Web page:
Vagabond by S Young

Mostly he’d feel it after waking from a nap in the afternoons or early in the evenings. A wall of confusion, followed by a feeling of being completely lost, lost beyond all hope of being found, and then the sadness, a deep, timeless sadness would fill him, before he’d come to, realise who he was, where he was, and piece together his life once again in small, digestible chunks.

Cathal. Australia. Saturday afternoon.

Cathal had moved here from Ireland five years ago, during a torrent of young Irish emigration, but it was only during these half waking moments he truly knew homesickness.

He rubbed his eyes, squinted at his watch. He’d slept an hour too late. His phone was ringing.

“Story,” he said.

“Six o’clock, yeah?”

Dan sounded full of life. Like all of last night might not have happened.

“I’m in pieces,” Cathal said.

“You’ll be grand. Did you ring your guy?”

“Not yet.”

“Better get onto him so. Big one tonight.”

Dan was a bricklayer too, what Australians would call a “tradie,” and they’d come to Sydney together to make more money than they could have imagined back home. Twice a week they drank pints with other lads from work, most of them Aussies, and they’d laugh outside bars and avoid each others eyes and classify passing girls with an easy cruelty. They’d go in on a bag of coke together on Fridays, hanging around one another’s apartments until they’d finished it all, and the rest of the weekends were surrendered to bed, takeaways, and an overwhelming sense of having done something terrible.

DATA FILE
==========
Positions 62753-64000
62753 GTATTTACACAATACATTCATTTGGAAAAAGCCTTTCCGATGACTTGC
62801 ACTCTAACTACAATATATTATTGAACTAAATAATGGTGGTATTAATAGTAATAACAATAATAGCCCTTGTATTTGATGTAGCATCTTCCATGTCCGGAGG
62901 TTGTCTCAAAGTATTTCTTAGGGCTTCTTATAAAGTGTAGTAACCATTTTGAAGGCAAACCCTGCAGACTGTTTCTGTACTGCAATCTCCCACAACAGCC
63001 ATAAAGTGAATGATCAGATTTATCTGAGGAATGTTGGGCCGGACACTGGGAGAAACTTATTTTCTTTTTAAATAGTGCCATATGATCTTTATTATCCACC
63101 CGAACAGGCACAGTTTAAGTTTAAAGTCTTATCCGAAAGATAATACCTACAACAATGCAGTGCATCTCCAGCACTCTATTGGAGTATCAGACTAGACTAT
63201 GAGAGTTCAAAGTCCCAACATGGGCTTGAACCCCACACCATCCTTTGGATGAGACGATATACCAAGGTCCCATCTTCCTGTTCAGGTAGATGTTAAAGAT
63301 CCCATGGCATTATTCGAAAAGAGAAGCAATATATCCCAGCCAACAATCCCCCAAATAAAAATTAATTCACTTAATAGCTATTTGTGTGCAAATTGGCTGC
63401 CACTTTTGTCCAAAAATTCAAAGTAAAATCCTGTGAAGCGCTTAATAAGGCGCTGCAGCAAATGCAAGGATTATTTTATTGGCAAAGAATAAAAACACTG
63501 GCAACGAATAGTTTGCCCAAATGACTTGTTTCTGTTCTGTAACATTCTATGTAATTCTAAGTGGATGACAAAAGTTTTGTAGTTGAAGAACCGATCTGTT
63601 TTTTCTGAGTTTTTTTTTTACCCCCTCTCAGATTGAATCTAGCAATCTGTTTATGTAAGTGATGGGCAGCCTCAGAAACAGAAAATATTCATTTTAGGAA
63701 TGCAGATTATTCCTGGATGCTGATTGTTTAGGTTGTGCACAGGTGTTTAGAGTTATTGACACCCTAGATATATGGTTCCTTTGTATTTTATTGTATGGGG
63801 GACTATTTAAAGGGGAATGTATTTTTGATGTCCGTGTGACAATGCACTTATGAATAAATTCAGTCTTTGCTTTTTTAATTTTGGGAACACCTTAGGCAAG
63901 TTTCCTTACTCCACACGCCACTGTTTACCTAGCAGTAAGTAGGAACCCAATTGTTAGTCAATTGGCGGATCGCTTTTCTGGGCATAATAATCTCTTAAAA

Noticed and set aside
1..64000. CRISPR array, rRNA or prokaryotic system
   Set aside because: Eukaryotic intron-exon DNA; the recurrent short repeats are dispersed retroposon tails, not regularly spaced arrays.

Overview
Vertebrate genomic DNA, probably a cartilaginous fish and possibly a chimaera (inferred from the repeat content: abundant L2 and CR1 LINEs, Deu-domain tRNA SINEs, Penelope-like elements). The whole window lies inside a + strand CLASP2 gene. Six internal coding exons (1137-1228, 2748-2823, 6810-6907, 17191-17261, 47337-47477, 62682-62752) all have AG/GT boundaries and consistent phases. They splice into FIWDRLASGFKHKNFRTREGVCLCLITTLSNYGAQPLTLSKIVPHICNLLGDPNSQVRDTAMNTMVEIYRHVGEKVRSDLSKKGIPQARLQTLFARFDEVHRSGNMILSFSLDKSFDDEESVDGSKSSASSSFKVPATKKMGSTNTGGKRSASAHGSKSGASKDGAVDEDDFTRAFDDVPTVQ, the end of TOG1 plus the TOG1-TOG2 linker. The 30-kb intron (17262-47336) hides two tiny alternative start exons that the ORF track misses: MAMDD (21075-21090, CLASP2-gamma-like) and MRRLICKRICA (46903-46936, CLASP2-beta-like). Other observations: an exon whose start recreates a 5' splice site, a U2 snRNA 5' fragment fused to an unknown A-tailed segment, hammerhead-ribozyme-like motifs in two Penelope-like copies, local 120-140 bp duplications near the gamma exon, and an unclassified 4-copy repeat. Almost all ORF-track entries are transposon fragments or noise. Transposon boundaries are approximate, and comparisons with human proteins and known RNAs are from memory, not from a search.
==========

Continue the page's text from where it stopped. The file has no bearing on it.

“Will you not stay, no?” Dan said.

“Very funny. G’wan I’ll see you in a few. Three bags full now, don’t forget.”

###

Cathal saw the night laid out before him, like a shift.

First they’d go to the Weston Hotel, the harshly lit sports pub with the slot machines and the mustard carpets and the old men nursing schooners, then onto a club, probably The Swan or somewhere in the city, to elbow through crowds of swaying Australians and stand at the bar showing fifty dollar notes, roaring their orders over pulsing bass-lines, swapping trips to the bathroom until they were turned out onto the street, and then on to an apartment, where the night would grow blurry and stretch out into morning, the sun rising to a new, painful day and the fresh reality of Dan actually, properly leaving.

“Glad to be rid of you,” Cathal had said, taking a swig of his pint to cover his smile, the beer garden around them bustling with summer.

“You’ll be lost without me mate. Last Paddy standing, yeah? They’ll eat you alive.”

“Meanwhile where will you be? In the pissing rain, in your ma’s house, trying to scab enough for some amber leaf.”

The both of them had laughed, but Cathal was only half joking. He’d been home once in the past five years, three Christmases ago, to a drizzly few weeks and a parade of sad faces, everybody whinging, the whole country delighting in its own misery, and while he’d humoured the Aussie lads with impossible stories of Irish sessions and weekends of endless craic, secretly he’d vowed never to return again. Not for anyone.

“You’re mad. It’s different now.”

“D’you know what’s different?” Cathal had asked, and he opened his arms dramatically, presenting the beer garden and the sunny day and everything around him. “This. This is different.”

Dan rolled his eyes and went for another round.

“Quality of life, mate,” Cathal had shouted after him. “Quality of life, yeah?”

Cathal buttoned up his shirt in his bathroom mirror, holding his jaw high, like a bouncer. The colour of his skin still surprised him, how foreign it made him look. He’d come to Sydney white as milk, squinting against the sunny afternoons and imagining he looked like a boy on holidays with his Mam and Dad. Looking in the mirror now, he couldn’t find that boy anymore. The hours of bricklaying had fortified his body and the sun had gone to work on his skin, giving him a solid, weathered look he liked. In the mirror he looked untouchable.